|NATURALLY DYED EGGS
Apr 18 2014
Jun 13 2010
This is a recipe that I invented a couple of years ago, and it works with almost all fruit except ones that are very infirm. I would not recommend using ripe peaches or blackberries because they, at their prime, are extremely fragile.
It works well with blueberries and commercial strawberries, however. One could substitute any fairly firm fruit (making allowances for acid and sugar balance) and get a good product. Since the current host of What’s for Dinner? on the orange site (like I always do when I am the host) did not choose to share that post here, I at least will share my recipe with my cherished friends here at Docudharma.
Feb 06 2010
What are you fixing for the big game? My daughter e-mailed me to let me know I was going to miss her seafood gumbo, buffalo wings, onion/vegetable dip and brownies. I’ll be eating MRE’s or rather the French version RCIR, Ration de Combat Individuelle Rechauffable.
Each RCIR contains
Each box includes: Main meals x2, Hors d’oeuvre, Soup, Cheese or a Crème dessert, Salted and Sweet crackers x16, Chocolate bar, Package of caramels, Gum, “Breakfast package” (Tea, Coffee, Cocoa, Milk powder, Sugar, etc), Nougat bar, Fruit gelee, Sugar cubes, Paper towels x10, Heating kit with fuel, disposable stove, waste bag and water purification tablets x6, etc.
There are pork and no pork versions and they come with cute little stove but, alas, no wine. We have managed to find a source for wine, beer and other alcohol. The RCIR’s are quite “valuable” in the world of barter when living in less than civilized conditions like war zones and disaster areas.
Anyway, I digress. I offer up my famously HOT, in more ways than one, recipe for Buffalo Wings and Blue Cheese Dip.
What are you cooking? Feel free to share recipes, ideas for solo viewing or for a crowd.
Feb 04 2010
Hello, all. I’m at work tonight & will check in as soon as I get home.
What is your favorite comfort food?
I like (s)mashed potatoes & gravy.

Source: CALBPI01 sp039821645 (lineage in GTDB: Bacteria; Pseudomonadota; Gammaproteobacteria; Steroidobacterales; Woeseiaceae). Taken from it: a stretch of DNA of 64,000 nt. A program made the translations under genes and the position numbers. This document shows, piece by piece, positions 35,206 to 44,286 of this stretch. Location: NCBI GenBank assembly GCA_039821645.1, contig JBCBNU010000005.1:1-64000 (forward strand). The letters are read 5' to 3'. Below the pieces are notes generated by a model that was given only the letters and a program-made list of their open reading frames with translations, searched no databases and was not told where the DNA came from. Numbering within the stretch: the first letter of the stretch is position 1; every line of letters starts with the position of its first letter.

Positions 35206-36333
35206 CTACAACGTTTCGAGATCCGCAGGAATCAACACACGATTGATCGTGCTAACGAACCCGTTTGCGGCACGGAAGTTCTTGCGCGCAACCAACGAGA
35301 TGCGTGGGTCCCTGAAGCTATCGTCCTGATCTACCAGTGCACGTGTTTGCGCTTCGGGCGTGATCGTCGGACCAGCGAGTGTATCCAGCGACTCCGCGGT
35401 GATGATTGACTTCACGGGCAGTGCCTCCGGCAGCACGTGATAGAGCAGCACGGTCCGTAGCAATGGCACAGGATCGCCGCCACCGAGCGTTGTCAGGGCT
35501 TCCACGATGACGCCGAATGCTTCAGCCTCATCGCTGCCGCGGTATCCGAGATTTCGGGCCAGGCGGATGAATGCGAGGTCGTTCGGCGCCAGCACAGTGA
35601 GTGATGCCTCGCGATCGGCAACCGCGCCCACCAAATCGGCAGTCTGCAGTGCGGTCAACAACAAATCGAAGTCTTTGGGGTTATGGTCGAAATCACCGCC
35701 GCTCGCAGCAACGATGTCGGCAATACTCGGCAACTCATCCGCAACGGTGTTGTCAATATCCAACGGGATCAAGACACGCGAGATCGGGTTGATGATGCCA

Ham steak & hominy (one ham steak, two cans of whole hominy, drained. Sear the steak on both sides, remove from pan. Add the hominy to the skillet & stir to scrape up the ham bits, then put the steak on top of the hominy & put the whole skillet into the oven  for about half an hour until the ham steak is cooked through and the hominy has browned a bit & absorbed the ham flavor. Serve with your favorite green veggie: I like spinach).
Nov 26 2008
Its hot. Its steamy. It makes you tremble in anticipation. It makes you covet thy neighbor’s portion even while sated on your own.
Food, Glorious Food!
(Yeah, I’m a Mom, I now picture the vulture scene from Ice Age 3, not Oliver Twist when this song plays in my head!)
Here is a space to share your innermost oral-fixation secrets, lay bare your culinary souls.
C’mon you know what I want. Right here. In the Kitchen. I’m so naughty….
I want every recipe you can give me!!!!!
From Turkey to Christmas Cookies! Of course, it doesn’t have to be Holiday food, any favorite recipe you want to share.
Feb 01 2008
In the recent spirit of the Anarcho-Syndicalist Pony Liberation Front (ASPLF, it's not just a stifled sneeze anymore, it's a movement) we bring you: Bootleg Pony. An unscheduled moment of pony-ness for your delectation. It also marks your author's maiden diary, so later on you can just shrug your shoulders and say, "well, we knew he was a putz — just check out that first thing he wrote." Read on if you will, and know you'll come out of this story better than I did.
I love to cook.
As openings go, it's not "call me Ishmael," but it does say something true and, for me, important. I do love to cook. I also love the bubbling rush of food blogging that has started around here, too. It speaks to something in our souls as well as our tummies, and to part of the core of ourselves: a better relationship with both earth and us through one of the most fundamental parts of our lives, how and what we eat. I'd like to write some stuff that's a part of that.
This ain't it.
That said, the kitchen offers me home, canvas, and refuge alike. I value it all. The three squares, snack foods, all the different shapes and styles and flavors of food, baking (I'm a pretty fair baker), playing short-order cook to the under-sixes (two of them), holidays, what foods and the ways we make them have meant to different people and cultures, the whole deal. It's a rhythm, a medidation, a craft, a solid kind of work, a source of some real satisfaction in my battered though improving life. I'm not a foodie, nor a snob about ingredients though I like them local (either for me or the recipe) whenever possible. No fancy magazine subscriptions though I read cookbooks for fun; no wierd but lovely gear from the lust-addled pages of Willams-Sonoma. Just a regular kitchen of a pretty poor family where I get some solace and share a little goodness with my wife and kids.
Mostly. Sometimes, though, it can go terribly wrong. Let's move along then ….